The Next Chapter

Guy Gavriel Kay on writing about civilizations on the edge

The fantasy author on writing "about information, espionage, spying and the value of knowledge.”
In 2014, Guy Gavriel Kay was appointed to the Order of Canada "for his contributions to the field of speculative fiction as an internationally celebrated author." (Samantha Kidd)

Guy Gavriel Kay is an internationally bestselling author. He is known and beloved as a writer of historical fantasy, but his books transcend genre. His latest book, Children of Earth and Sky, is set in the 15th century. The five heroes of the story come from disparate backgrounds — an artist, a merchant, a warrior, a bandit and a potential spy. Their stories entwine as they strive to live free and independent lives along the edges of their clashing empires.

Shelagh Rogers spoke with Guy Gavriel Kay onstage at a special event in Victoria, B.C.


Most of my books begin with the setting. The characters start to emerge from the setting, and the narrative emerges from the characters. That's usually the sequence, and somewhere in there, the themes that I would like to draw out of that period start to crystallize. So I'm drawn to the kind of context where you're on the edge — you have a state that might be falling, you have people living on an imperilled, endangered border — because you have drama embedded in the setting. It is inherently dramatic.


When you have someone who is slightly askew to what's happening, someone who's a bit of an outsider, it gives you opportunities for both the chronicling and observing of events. In The Sarantine Mosaic, where I have a mosaicist journeying from the West to the imperial court of the East, it's not an info-dump. It's not impossible for him to be observing it as something new, unexpected, glorious, frightening. His responses become the window through which the reader is given an opportunity to respond as an outsider, because we are outsiders. When we enter the world of any book, characters like that, for me, are a natural gateway.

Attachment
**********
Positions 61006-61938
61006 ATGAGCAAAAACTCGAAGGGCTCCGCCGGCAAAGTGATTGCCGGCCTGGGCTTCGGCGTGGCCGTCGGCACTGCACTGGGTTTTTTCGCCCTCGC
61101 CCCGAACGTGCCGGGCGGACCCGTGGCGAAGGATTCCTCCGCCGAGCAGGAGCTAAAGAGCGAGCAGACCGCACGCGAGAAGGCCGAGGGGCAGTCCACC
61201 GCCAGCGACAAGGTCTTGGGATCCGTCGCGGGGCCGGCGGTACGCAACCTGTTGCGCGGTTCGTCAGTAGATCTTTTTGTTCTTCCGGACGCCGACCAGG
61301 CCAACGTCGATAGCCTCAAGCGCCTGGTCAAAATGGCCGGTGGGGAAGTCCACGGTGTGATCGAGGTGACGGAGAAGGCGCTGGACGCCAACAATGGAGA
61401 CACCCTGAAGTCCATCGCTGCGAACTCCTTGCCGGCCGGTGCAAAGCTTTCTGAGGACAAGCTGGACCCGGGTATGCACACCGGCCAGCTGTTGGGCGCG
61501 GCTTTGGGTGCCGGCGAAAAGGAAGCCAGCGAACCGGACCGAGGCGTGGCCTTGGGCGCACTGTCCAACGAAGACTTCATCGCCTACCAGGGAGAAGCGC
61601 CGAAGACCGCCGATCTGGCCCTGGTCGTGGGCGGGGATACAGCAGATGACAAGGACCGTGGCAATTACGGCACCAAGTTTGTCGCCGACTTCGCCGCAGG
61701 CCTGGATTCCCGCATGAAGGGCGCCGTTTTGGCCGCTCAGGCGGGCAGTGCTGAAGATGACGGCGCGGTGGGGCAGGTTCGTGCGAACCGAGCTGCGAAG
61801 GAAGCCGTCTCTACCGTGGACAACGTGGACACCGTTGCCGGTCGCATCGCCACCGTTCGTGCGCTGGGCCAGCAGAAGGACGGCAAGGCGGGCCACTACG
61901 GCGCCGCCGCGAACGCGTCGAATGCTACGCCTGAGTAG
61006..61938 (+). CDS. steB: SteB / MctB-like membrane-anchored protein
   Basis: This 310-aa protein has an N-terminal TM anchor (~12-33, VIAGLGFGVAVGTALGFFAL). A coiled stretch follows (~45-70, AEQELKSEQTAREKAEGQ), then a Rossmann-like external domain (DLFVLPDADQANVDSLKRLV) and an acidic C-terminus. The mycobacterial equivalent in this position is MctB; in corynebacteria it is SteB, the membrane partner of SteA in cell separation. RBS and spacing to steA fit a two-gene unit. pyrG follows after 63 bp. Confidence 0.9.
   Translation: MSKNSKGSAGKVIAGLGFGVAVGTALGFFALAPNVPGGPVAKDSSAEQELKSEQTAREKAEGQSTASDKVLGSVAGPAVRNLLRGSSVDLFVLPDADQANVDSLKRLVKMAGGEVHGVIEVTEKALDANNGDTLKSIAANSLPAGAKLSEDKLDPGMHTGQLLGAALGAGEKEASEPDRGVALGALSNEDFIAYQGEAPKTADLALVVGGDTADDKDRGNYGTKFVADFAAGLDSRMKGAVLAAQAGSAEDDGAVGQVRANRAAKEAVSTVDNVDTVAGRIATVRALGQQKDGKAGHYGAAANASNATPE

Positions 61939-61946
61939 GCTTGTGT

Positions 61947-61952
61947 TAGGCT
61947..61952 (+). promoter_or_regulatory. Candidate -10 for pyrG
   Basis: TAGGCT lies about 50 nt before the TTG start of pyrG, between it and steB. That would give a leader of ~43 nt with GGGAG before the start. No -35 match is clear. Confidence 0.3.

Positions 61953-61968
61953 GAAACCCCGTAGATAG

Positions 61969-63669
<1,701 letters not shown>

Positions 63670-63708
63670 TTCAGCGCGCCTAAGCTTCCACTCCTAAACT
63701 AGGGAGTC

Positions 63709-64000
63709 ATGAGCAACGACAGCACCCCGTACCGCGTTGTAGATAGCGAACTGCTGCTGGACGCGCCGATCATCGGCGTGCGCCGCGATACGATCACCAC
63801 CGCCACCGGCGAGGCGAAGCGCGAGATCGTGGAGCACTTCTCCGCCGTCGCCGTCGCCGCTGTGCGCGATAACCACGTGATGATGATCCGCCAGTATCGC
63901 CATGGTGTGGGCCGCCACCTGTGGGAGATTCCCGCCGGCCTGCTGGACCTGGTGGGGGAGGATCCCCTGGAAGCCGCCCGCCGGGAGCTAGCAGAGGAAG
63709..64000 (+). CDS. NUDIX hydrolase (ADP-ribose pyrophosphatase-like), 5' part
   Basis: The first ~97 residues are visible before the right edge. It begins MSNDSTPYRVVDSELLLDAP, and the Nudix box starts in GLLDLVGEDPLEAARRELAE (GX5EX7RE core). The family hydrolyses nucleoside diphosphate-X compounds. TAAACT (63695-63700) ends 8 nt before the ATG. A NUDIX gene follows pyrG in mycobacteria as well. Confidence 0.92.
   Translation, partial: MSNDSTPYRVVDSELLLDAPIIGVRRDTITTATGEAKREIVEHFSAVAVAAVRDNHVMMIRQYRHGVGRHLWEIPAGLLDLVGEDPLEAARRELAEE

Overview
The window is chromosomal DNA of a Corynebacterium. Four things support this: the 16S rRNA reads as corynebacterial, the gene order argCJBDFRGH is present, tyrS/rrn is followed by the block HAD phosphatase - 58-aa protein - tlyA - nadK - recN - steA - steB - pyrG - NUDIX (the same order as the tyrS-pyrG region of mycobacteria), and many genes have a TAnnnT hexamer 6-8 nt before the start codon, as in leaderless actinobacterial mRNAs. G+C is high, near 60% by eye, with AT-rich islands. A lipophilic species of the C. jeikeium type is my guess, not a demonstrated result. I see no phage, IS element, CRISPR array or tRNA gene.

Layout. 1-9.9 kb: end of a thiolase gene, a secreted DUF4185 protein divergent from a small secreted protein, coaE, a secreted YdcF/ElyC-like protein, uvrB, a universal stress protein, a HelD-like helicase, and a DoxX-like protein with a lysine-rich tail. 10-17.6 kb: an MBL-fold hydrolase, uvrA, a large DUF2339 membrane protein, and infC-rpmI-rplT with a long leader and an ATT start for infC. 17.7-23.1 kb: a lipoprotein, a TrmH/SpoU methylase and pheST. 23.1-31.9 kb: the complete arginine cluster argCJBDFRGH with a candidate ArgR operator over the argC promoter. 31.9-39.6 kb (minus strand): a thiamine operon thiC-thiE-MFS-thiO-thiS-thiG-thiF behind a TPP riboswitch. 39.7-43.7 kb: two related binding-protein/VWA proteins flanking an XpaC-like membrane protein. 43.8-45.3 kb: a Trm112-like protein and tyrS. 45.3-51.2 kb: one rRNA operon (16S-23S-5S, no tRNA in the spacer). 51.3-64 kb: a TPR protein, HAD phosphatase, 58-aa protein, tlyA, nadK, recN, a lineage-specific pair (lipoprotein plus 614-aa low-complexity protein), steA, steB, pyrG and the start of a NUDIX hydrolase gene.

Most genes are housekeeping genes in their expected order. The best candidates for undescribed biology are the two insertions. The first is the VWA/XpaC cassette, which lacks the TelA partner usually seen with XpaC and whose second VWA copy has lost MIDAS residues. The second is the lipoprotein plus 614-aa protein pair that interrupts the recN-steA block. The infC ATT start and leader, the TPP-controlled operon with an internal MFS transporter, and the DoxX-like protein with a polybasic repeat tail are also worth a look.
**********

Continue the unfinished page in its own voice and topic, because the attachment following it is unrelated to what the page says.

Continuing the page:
In the time periods ​where we tend to know of peoples' lives, two things are required. One is that it is a literate society. One of the unfairnesses that history imposes upon the present day, in terms of historians and others who are interested in the past, is a huge prejudice in favour of the cultures that wrote things down. The other is that within that literate society, you need to be of a class or social level where things are being written about you. Which is why most writing about history has tended to be about the upper class. There's more material. But it's the unrecorded lives, or the less-often recorded lives, that tend to interest me at least as much as the ones where we have easy access to a lot of information.

Guy Gavriel Kay's comments have been edited and condensed.